May 1, 2010

There's A Lot Of This

From the Petaluma Press-Democrat:
You'll have to forgive Morgan Hayes if she's a bit skeptical of the latest letter she received from the Social Security Administration saying she does not need to repay a $15,300 overpayment.

Hayes, a Petaluma senior citizen, was threatened in March with having to repay that sum after a seven-month Social Security payment snafu.

Late last week, she was notified that she isn't responsible for fixing the government's error.

Hayes' saga began in September, when Hayes was credited with $13,733 and was told her monthly payment would increase by $260. Repeated letters said the lump sum was to rectify years of underpayments to her.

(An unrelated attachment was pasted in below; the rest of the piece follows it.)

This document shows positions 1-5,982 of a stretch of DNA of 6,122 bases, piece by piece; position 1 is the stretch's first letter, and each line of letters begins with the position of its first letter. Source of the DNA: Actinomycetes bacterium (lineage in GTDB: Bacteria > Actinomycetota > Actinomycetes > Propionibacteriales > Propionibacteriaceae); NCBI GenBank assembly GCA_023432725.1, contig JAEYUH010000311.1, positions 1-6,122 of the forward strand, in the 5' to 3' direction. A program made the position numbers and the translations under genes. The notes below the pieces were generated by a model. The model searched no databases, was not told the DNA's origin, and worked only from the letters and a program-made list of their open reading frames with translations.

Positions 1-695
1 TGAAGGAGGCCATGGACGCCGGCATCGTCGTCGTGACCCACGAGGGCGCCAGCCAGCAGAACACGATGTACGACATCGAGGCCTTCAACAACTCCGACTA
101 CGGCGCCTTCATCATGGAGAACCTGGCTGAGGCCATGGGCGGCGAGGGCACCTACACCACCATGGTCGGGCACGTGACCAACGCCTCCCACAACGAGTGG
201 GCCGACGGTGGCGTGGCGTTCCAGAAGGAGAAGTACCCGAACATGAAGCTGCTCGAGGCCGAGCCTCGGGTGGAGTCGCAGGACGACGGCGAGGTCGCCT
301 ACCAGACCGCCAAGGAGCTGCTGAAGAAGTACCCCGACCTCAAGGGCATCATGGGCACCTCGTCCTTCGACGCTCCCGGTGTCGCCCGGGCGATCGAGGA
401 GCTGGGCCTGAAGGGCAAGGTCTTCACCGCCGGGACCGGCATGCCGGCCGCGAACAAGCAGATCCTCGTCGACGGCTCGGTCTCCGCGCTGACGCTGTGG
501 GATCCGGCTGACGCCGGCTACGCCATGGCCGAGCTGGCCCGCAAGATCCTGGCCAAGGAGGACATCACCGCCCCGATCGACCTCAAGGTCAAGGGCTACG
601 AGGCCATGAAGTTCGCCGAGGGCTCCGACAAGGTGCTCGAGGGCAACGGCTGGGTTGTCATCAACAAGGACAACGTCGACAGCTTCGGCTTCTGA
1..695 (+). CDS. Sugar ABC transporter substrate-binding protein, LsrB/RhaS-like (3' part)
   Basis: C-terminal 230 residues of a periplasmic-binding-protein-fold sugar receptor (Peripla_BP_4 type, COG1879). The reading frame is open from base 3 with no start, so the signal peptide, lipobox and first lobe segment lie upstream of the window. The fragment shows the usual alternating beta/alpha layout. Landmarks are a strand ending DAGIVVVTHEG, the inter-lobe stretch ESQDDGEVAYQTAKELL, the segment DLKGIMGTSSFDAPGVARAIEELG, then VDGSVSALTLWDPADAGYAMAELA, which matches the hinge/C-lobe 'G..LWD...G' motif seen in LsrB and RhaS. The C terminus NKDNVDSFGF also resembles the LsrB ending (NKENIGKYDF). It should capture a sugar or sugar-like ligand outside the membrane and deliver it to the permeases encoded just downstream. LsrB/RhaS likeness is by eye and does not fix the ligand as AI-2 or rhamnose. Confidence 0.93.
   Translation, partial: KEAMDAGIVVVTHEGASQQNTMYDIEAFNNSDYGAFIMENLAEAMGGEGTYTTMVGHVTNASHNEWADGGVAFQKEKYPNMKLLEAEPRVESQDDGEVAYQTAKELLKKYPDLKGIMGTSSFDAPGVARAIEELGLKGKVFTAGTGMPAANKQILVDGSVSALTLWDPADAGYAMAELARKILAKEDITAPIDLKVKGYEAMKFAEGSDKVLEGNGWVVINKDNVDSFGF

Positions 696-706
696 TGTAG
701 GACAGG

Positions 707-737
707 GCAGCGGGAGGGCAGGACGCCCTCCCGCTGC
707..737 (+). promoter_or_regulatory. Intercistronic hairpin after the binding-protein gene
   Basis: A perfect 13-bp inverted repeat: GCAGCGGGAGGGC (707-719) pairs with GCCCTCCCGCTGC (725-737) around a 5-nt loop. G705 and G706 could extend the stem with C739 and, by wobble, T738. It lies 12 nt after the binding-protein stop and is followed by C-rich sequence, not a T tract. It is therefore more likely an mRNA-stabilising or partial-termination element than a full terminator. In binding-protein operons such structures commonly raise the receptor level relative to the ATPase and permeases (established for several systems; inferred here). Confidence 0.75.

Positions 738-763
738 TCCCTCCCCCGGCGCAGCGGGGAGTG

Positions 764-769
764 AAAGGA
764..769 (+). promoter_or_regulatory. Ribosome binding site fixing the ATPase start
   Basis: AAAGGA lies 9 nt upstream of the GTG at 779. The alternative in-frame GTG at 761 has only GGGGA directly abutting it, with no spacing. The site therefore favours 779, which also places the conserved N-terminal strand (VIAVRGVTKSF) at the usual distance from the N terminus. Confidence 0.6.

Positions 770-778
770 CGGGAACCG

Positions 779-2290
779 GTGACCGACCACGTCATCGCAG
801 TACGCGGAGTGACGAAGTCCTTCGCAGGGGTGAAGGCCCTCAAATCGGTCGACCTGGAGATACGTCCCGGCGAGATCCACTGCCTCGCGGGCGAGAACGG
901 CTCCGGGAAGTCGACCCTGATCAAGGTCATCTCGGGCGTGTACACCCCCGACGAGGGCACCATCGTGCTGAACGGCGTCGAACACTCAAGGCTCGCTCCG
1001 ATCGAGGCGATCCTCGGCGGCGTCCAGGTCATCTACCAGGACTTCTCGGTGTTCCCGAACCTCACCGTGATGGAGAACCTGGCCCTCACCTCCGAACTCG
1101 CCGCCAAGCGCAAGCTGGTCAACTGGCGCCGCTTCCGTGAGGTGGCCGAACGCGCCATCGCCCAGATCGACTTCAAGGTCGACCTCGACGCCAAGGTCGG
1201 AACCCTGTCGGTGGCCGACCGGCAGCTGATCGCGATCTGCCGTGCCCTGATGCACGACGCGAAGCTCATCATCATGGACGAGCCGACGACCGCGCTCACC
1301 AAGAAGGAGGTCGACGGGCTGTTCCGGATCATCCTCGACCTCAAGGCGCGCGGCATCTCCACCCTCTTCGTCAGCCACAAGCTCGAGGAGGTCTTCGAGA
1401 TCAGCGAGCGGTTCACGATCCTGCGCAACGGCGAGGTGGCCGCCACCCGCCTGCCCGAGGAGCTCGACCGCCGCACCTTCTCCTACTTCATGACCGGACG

After multiple assurances from Social Security that the money was hers to spend, Hayes used it to pay down debt and get a newer used car.

But then in March, the government reversed itself and said the credit and monthly increase were mistakes and it wanted the money back, $15,329 in total. Worse, she was told she had 30 days to send in the full amount or her benefits would be completely cut off until it was repaid.
Yes, there are ways to take care of this sort of thing. Thank goodness Ms. Hayes eventually got help. The problem is that most people have no idea what to do. Since these cases cannot be done on a contingent fee basis most people are unable to hire someone like me to help them.

Update: The overpayment has now been waived.


John Herling said...

Did she request waiver of the OP? That's something anyone can do without the help of an attorney.

Anonymous said...

In addition to requesting waiver, a claimant can repay an overpayment in installments interest free and request reconsideration of an overpayment.